A substantial and consistent funding stream should be available for the development of clinical practice guidelines and should be awarded competitively through a process similar to research grant funding. The logical place for this funding to occur is through the Agency for Healthcare Research and Quality (AHRQ). … The topic, guideline development panel, and methodology would be part of a competitive grant proposal. … Proposals receiving funding would be assigned an evidence-based practice center (EPC) to work with the guideline development panel to provide an independent systematic review of the literature. The [EPC] program would need additional funding, but the focus of the efforts would shift to be channeled to producing reviews that would be assured of being used in the development of a clinical practice guideline we can trust.
Unfortunately, funding for AHRQ has always been politically precarious, and the closure of the National Guideline Clearinghouse last year does not bode well for starting a major new program to support guideline development and assessment, even as AHRQ-supported researchers continue to break new ground with the National Guideline Clearinghouse Extent of Adherence to Trustworthy Standards (NEATS) instrument.
And what about the problem of intellectual bias – being unable to see beyond the scope of one’s own limited clinical experience to evaluate evidence impartially? Dr. Ioannidis first proposed having methodologists and patients write guidelines, with content experts serving as non-voting reviewers. Alternatively, another possibility is to recruit also to the writing team medical specialists who are unrelated to the subject matter. Involvement of such outsiders (eg, family physicians involved in cardiology guidelines) could be refreshing. These people may still have strong clinical expertise, but no reason to be biased in favor of the specialized practices under discussion. They may scrutinize comparatively what is proposed, with what supporting evidence, and at what cost. Devoid of personal stake, they can compare notes to determine if this makes sense versus what are typical trade-offs for evidence and decisions in their own, remote specialty.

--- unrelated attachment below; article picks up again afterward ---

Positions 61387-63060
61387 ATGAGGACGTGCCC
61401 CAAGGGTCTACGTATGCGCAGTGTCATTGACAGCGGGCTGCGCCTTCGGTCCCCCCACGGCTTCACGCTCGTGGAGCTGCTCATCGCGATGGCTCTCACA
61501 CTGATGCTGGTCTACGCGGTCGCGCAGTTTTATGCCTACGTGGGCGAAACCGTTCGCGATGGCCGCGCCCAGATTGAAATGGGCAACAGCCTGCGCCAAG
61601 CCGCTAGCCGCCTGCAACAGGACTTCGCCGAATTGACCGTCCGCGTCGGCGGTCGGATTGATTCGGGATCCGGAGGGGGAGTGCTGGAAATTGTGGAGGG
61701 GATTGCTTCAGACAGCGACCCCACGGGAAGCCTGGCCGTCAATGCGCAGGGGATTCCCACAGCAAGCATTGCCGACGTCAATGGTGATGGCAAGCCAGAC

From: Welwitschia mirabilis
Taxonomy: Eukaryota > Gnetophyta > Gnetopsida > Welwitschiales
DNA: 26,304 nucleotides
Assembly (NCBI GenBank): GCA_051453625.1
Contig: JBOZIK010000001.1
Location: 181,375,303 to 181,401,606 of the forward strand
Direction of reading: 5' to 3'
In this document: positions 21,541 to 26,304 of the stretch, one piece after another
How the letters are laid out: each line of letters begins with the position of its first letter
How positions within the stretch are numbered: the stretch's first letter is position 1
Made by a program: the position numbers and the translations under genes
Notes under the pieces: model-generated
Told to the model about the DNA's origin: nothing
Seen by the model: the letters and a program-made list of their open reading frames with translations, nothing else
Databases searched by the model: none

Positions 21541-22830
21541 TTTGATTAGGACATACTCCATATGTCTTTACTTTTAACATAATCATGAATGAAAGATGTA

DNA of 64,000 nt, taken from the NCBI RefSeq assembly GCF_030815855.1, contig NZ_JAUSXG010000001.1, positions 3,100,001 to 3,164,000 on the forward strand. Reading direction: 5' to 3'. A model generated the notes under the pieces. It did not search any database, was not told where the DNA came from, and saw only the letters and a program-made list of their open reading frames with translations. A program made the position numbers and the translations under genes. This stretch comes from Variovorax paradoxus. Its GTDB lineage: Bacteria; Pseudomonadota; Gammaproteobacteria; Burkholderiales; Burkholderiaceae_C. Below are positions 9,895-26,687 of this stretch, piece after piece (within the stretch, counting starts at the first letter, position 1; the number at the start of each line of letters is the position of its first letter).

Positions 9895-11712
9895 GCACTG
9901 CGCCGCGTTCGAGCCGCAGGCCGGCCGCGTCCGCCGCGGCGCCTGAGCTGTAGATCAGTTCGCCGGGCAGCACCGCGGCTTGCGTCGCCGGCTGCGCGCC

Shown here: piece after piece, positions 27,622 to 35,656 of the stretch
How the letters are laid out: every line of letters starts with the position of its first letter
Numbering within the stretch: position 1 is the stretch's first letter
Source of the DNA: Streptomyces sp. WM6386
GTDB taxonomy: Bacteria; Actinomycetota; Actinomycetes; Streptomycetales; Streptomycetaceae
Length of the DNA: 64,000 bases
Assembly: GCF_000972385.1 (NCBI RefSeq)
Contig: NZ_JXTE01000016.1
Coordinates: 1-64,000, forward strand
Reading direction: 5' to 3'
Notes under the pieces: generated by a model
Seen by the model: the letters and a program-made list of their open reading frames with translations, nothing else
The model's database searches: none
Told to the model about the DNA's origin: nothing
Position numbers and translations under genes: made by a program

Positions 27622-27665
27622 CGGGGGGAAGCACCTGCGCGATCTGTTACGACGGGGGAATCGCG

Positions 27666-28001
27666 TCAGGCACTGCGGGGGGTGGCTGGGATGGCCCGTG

As a family physician who has served on guideline panels for cardiology (Pharmacologic management of newly detected atrial fibrillation) and otolaryngology (Cerumen impaction) topics, I find a great deal of merit in the latter approach, and a similar effort led by Dr. Ray Moynihan and primary care colleagues to reform disease definitions so that potential harms of expanding diagnostic criteria are considered along with the benefits for chronic conditions such as hypertension. It’s no accident that the USPSTF has long been considered an exemplar of guideline development: the panel’s members are all primary care clinicians or methodologists, and have one of the strictest conflict-of-interest policies in the field. Their recommendations don’t make everyone happy or anyone wealthy, and that’s most likely a good thing for patients.